New Fighter Aircraft Project

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New Fighter Aircraft (NFA)
Canadian CF-18 2.jpg
A Canadian CF-18, winner of the NFA Project, flies off the coast of Hawaii.
Project for Multirole fighter
Issued by Canadian Forces
Proposals General Dynamics F-16 Fighting Falcon
McDonnell Douglas F/A-18 Hornet
Outcome F/A-18 selected for production as the CF-188

The New Fighter Aircraft Project (NFA) was a Government of Canada defence procurement project undertaken in the late 1970s that saw the Department of National Defence (DND) select a single new fighter jet to replace the fleets of CF-101 Voodoo, CF-104 Starfighter and CF-116 Freedom Fighter aircraft in the Canadian Forces.[1]

Several aircraft were considered for the project, which led to some internal friction among federal government procurement staff as different aircraft were favoured among different departments. Despite several changes of government, and after a somewhat contentious selection process starting on 17 March 1977, the McDonnell Douglas F/A-18 Hornet was selected as the winner of the NFA project on 10 April 1980. Designated, the CF-188 Hornet by Canadian Forces Air Command (now called the Royal Canadian Air Force), a total of 138 aircraft were delivered between 1982 and 1988.



Air resources within the Canadian Forces had suffered from a long period of neglect and downsizing during the late 1960s and early 1970s that led to the aging of much of their military equipment. In the early 1970s the government came under increasing pressure from its NATO allies to redress this imbalance. This period came to an end in November 1975 after the governing Liberal Party of Canada's tenth National Convention saw a policy reversing defence budget cutbacks in the early 1970s and the beginning of a modernization process across the entire Canadian Forces structure; this followed a decision in September 1975 that saw all air resources within the Canadian Forces merged into a new entity called Air Command (AIRCOM).[2] As there had been little military capital expenditure over the prior five years, modernizing the forces would be an expensive process. In order to lower fiscal spending for the ambitious program, a series of individual procurement projects were proposed to be spread out over the five-year period from 1977 to 1982.

During the 1970s, the Canadian Forces was tasked with four primary military duties; air defence of North America as part of NORAD, anti-submarine and related duties in the North Atlantic as part of NATO, a small role within the overall land-force structure of NATO in Western Europe, and the specialist role of reinforcing Norway with one brigade and all required air, sea and other support that might be needed for that mission (collectively known as "CAST").[3] With the exception of air transport, equipment for all of these tasks was deemed to be lacking.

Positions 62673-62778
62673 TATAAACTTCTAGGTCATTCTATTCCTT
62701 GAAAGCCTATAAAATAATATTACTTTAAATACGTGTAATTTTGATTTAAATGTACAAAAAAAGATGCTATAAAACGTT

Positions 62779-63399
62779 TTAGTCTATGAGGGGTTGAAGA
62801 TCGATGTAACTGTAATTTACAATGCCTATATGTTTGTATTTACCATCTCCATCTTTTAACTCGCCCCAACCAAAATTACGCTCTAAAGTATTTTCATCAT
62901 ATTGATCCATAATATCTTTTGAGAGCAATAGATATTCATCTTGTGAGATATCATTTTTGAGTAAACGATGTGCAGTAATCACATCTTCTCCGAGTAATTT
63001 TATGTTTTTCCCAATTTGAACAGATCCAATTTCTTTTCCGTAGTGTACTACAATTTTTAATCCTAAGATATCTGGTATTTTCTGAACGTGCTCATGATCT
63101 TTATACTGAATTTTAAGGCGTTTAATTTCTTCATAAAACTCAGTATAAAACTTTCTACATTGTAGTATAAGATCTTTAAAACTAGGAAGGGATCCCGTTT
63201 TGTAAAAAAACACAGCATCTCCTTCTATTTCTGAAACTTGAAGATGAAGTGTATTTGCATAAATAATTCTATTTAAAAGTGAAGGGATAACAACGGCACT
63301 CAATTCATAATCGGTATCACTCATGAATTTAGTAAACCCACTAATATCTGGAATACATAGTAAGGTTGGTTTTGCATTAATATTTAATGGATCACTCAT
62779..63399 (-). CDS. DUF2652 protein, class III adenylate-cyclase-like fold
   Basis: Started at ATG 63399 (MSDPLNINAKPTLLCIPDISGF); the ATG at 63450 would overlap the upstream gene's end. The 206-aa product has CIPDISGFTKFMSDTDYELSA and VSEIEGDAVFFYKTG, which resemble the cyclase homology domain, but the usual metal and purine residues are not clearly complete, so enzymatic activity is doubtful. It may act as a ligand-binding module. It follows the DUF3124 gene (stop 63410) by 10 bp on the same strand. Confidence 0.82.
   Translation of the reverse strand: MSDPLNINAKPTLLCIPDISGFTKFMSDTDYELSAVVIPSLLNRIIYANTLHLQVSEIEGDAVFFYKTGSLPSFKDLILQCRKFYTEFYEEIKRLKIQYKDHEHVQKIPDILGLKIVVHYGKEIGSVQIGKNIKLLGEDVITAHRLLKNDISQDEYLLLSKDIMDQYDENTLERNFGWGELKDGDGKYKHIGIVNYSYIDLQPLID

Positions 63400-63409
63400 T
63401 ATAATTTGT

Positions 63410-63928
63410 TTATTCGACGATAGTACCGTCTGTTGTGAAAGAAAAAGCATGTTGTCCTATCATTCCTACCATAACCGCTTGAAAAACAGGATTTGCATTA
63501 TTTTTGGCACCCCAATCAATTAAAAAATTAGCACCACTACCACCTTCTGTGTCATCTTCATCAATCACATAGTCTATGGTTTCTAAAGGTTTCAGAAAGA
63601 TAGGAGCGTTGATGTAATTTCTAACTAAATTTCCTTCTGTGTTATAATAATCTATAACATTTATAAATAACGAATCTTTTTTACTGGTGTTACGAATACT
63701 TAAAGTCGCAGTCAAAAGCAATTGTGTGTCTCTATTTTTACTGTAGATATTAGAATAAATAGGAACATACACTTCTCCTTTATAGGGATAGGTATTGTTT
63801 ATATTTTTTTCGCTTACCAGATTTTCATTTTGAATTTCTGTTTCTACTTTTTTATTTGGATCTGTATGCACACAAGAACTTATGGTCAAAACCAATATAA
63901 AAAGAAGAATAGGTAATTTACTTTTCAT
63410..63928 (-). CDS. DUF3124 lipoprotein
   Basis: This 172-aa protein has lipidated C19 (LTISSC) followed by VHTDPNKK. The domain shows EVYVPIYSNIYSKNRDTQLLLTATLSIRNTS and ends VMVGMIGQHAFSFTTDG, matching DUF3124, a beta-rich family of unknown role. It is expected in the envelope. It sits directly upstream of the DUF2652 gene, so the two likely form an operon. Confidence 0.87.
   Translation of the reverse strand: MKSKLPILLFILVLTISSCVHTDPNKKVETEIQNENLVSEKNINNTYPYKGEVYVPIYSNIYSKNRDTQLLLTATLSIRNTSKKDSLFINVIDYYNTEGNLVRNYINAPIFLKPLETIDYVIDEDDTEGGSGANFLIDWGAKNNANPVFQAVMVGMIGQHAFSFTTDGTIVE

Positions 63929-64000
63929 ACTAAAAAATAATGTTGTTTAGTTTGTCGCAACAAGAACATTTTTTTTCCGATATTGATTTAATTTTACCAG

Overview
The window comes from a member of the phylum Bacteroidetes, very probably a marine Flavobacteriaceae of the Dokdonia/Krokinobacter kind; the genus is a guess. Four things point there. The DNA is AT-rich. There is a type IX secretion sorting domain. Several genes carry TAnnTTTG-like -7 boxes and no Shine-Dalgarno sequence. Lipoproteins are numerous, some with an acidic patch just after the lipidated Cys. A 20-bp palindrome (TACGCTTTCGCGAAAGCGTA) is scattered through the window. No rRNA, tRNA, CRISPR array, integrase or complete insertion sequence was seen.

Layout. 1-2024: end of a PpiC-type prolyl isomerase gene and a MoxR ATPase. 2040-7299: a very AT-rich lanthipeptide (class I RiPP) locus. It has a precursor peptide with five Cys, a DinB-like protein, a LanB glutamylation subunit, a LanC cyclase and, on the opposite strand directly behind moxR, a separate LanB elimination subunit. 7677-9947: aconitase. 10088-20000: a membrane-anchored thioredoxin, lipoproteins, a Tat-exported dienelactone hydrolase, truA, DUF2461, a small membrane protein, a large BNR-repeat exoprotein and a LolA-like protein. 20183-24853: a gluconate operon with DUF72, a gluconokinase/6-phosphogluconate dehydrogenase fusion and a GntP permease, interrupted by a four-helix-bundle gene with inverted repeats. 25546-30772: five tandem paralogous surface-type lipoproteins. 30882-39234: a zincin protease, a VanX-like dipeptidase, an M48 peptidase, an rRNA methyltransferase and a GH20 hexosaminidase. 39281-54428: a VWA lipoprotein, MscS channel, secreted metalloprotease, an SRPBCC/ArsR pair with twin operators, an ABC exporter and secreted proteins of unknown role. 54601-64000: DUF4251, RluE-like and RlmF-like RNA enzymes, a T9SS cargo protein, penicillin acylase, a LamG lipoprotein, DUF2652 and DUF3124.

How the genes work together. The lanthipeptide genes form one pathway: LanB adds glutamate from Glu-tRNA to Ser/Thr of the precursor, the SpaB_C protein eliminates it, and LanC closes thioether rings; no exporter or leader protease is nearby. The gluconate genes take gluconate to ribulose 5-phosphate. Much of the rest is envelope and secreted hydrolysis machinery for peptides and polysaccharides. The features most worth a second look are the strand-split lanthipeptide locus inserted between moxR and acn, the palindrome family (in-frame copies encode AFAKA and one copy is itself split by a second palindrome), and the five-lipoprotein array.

Six procurement projects became the initial focus of the late 1970s upgrade process. For Maritime Command (MARCOM) a new "Long Range Patrol Aircraft Project" (LRPA) would dramatically increase their anti-submarine capabilities, while a new "Patrol Frigate Project" would supplement the recently procured and extremely capable Iroquois-class destroyer. Force Mobile Command needed a new main battle tank to replace the outdated Centurion as well as new command and logistics vehicles. Force Mobile Command also identified the need for a new tactical ground attack aircraft to support Canada's ground forces in Western Europe, while the newly created Air Command needed a new aircraft to replace their somewhat motley collection of increasingly dated fighter and interceptor aircraft. Inter-service priorities were quickly decided.[2]

First up was the Long Range Patrol Aircraft Project (LRPA), eventually filled by the Lockheed CP-140 Aurora, a modified version of the P-3 Orion. Problems that arose during the LRPA project were particularly worrying for the other procurement initiatives. The LRPA project had initially settled on the Orion in November 1975,[2] however, the project was cancelled in May 1976, before being re-instated at a later date. In 1978 the Minister of Supply and Services, Jean-Pierre Goyer, stated that he had been deliberately misled on the topic, a claim that led to a slander lawsuit.[4] A breakdown in communications between the various departments led to the budget request being $300 million smaller than was needed in startup costs, delaying service entry. Adding to the LRPA project's woes, the procurement procedure resulted in the addition of various "required features" that led to the aircraft's sensor suite being modified at considerable expense, a problem known in military circles as "gold plating".


The need for a new high-performance fighter was next on the list of priorities for the government's Department of National Defence (DND). With the problems in the LRPA project still ongoing, it was imperative that the NFA project avoid these issues at all costs. There was serious concern that the DND would be considered incapable of handling its newly increased budget if problems resulting from the LRPA project continued. In this case, they might be stripped of their direction over the purchasing process, or at least face a shake up within the ranks. Immediately following the NFA project would be the new Canadian Patrol Frigate Project (CPF), and if the NFA project ran into the same sorts of problems as the LRPA project, the CPF project would likely suffer from budgetary constraints, downsizing, or potential cancellation.[5]